Anne discusses her thoughts and feelings about the sexual abuse she endured while growing up and made a connection between this abuse and the many psychotic episodes she experienced.
I feel this book will be extremely helpful for anyone who experiences some psychosis in their lives and/or for those who have been sexually abused.
I praise Anne highly for providing us with the experiences of her own life as I feel this book will not only be helpful to victims of abuse but for families as well to assist them in understanding what their loved one suffers.
I only hope that more celebrities will come forward with their stories, bringing mental health disorders more into the light.
I highly recommend this book.
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14 of 16 people found the following review helpful By BookMania on December 26, 2002
Format: Hardcover
At first I thought it was rather pretentious for any 31-year-old to be writing their autobiography, but after having read this book by Anne Heche, it is obvious to see that so much has already happened in her thus-far short life that it is worthy of an entire novel.
Most people only know of Anne Heche as the woman who dated Ellen DeGeneres, and then later broke up with her, went crazy, and then decided that she wasn't gay after all and subsequently married a man. While these are the facts that make the newspaper and tabloid headlines, they only scratch the surface of a very traumatic and eventful life. In this novel, Heche tells us about her life which began with an abusive childhood. Her father was a lazy unambitious tyrant who abused her emotionally, physically, and sexually and later confessed to being a homosexual and died of AIDS. She talks in depth about her ongoing struggles with religion, drugs, mental illness, and romance. She also talks about her rise to success as an actress, as well as the notoriety that comes with her career. I was particularly interested about her description of her delusions. At first she thinks she is God, herself, and then she schizophrenically develops an alter ego named Celestia.
I've seen most of the movies that Anne Heche has been in, but I never really thought much of her until I read this novel. She has certainly endured a lot in her life, and the scars of her past have not yet healed completely, but there's something to admire in her strength and courage. Being a straight male, I was hesitant to read this novel thinking that it was targeted towards women. However, I honestly enjoyed it and learned something from it. I recommend this book for everyone.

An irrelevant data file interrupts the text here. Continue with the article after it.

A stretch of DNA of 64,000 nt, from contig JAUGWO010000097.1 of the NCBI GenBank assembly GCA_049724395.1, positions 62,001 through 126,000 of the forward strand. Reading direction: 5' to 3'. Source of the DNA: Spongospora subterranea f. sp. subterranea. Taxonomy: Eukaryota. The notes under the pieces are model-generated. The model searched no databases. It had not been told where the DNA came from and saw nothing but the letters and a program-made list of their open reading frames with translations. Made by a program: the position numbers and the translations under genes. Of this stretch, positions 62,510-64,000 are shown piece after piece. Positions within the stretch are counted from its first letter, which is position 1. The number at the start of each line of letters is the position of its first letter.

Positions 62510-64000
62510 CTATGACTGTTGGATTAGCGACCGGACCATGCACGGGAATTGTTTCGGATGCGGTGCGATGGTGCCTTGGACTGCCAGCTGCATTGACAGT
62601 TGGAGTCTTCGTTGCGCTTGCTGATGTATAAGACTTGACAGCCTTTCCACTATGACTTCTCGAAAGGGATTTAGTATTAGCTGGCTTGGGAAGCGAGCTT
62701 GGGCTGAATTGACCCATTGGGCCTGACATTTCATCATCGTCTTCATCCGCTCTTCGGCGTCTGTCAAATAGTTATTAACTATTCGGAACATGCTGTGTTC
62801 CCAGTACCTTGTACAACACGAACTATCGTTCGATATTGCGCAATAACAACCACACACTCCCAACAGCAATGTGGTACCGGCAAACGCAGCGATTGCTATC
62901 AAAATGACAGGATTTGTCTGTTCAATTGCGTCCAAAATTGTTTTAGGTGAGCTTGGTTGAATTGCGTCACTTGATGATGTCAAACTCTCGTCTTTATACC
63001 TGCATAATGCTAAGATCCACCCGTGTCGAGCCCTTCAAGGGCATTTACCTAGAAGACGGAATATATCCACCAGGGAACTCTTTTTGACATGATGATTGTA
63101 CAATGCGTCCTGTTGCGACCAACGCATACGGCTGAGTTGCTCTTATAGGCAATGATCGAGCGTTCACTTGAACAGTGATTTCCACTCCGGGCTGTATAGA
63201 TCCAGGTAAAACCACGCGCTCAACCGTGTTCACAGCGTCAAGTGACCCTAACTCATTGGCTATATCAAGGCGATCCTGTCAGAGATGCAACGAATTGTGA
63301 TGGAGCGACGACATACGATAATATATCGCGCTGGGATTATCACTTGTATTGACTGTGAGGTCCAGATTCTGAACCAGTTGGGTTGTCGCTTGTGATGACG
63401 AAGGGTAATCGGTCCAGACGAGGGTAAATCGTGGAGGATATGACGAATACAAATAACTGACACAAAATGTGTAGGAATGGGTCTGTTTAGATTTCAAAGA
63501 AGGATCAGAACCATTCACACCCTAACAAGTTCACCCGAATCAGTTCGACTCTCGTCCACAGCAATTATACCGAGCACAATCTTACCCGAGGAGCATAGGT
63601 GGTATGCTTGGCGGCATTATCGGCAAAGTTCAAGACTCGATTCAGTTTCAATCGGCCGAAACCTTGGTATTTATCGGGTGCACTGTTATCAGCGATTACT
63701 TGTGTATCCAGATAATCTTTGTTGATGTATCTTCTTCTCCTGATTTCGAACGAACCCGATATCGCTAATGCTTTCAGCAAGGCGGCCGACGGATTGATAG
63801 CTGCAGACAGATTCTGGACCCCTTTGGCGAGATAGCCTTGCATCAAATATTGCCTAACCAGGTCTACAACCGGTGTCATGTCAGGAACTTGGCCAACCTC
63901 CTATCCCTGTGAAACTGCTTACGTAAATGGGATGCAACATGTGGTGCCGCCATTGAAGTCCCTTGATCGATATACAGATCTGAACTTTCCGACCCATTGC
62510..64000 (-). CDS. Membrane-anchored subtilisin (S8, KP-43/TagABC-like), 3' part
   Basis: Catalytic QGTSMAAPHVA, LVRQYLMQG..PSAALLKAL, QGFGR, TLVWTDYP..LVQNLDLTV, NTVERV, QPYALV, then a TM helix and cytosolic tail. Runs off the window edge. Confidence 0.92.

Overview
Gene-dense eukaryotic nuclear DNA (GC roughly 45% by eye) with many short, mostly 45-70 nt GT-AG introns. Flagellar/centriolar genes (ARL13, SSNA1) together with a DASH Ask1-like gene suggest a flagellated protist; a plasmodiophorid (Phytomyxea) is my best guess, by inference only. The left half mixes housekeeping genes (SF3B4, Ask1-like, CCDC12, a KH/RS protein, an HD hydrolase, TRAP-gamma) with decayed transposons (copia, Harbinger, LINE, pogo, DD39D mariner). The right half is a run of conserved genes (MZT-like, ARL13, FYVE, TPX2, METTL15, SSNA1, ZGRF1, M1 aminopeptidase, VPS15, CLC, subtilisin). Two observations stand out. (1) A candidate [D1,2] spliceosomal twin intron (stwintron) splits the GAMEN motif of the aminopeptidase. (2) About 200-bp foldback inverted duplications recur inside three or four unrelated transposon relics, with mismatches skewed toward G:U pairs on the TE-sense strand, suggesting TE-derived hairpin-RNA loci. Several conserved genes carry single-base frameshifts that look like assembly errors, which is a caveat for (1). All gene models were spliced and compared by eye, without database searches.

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63 of 81 people found the following review helpful By Sandra D. Peters on September 5, 2001
Format: Hardcover
While Anne may be a celebrity in her own right, with all the publicity, hype and controversary behind the relationship of Anne Heche and Ellen DeGeneres, the public has been exposed to most of the nitty-gritty details from the perspective of DeGeneres. Like many of life's revelations, there are usual three sides to every story: the first party's side, the second party's side, and the truth, which usually lies somewhere down the middle. Through the pages of this book, readers will not only read of Anne's relationship with DeGeneres, but will find an entire intriguing life story of a woman whose persona has not before been completely revealed. Readers get the facts straight from the source. Anne's life has been a complex one filled with trials and tribulations from start to present day. This book is not about "Anne the celebrity" but "Anne the person." For her, life has been filled with overwhelming obstacles, tragedy and heartache. Readers fascinated by the world of memoirs and autobiographies will find this is a book well worth reading. As for Anne herself, readers will have to draw their own conclusions, but as the title implies, "Call her Crazy", I would say, "no," call her human.